Journal Article Addressing future food demand in The Gambia: Can increased crop productivity and climate change adaptation close the supply–demand gap?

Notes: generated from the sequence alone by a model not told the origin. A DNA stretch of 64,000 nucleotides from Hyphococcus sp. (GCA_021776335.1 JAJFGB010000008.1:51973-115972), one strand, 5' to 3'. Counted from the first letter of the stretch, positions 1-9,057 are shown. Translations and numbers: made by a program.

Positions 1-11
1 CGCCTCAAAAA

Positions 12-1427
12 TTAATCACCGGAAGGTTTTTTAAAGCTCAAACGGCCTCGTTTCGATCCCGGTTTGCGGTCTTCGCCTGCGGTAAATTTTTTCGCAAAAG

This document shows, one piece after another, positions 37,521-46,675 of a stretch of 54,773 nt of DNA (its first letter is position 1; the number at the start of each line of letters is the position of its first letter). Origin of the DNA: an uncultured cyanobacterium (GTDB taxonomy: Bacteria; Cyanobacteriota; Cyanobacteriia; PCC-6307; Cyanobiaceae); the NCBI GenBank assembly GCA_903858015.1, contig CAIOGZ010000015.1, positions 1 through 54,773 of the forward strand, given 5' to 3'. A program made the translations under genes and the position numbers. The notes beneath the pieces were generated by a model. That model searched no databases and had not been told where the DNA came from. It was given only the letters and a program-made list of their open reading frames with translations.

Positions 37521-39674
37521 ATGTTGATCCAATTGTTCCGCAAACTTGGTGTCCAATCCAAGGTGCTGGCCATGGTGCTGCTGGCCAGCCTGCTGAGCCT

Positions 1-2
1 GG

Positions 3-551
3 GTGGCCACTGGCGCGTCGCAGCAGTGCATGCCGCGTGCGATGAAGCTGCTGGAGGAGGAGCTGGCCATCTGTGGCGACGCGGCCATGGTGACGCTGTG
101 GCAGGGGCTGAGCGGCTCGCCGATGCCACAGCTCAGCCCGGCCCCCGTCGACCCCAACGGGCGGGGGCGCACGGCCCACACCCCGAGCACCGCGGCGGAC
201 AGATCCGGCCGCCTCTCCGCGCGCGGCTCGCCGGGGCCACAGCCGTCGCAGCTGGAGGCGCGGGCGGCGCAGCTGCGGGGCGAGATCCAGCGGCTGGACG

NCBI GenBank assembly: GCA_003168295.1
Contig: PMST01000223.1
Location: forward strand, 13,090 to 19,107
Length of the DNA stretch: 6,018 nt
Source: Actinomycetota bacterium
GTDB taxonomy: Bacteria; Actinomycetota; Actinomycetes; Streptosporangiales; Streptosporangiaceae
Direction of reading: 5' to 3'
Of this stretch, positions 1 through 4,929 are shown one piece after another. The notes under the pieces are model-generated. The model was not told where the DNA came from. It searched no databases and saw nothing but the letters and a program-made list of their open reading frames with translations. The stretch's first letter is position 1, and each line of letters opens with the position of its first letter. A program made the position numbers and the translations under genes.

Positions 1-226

With rising demand for food and the threats posed by climate change, The Gambia faces significant challenges in ensuring sufficient and nutritious food for its population. To address these challenges, there is a need to increase domestic food production while limiting deforestation and land degradation. In this study, we modified the FABLE Calculator, a food and land-use system model, to focus on The Gambia to simulate scenarios for future food demand and increasing domestic food production. We considered the impacts of climate change on crops, the adoption of climate change adaptation techniques, as well as the potential of enhanced fertiliser use and irrigation to boost crop productivity, and assessed whether these measures would be sufficient to meet the projected increase in food demand. Our results indicate that domestic food production on existing cropland will not be sufficient to meet national food demand by 2050, leading to a significant supply–demand gap. However, investments in fertiliser availability and the development of sustainable irrigation infrastructure, coupled with climate change adaptation strategies like the adoption of climate-resilient crop varieties and optimised planting dates, could halve this gap. Addressing the remaining gap will require additional strategies, such as increasing imports, expanding cropland, or prioritising the production of domestic food crops over export crops. Given the critical role imports play in The Gambia’s food supply, it is essential to ensure a robust flow of food imports by diversifying partners and addressing regional trade barriers. Our study highlights the urgent need for sustained investment and policy support to enhance domestic food production and food imports to secure sufficient and healthy food supplies amidst growing demand and climate change challenges.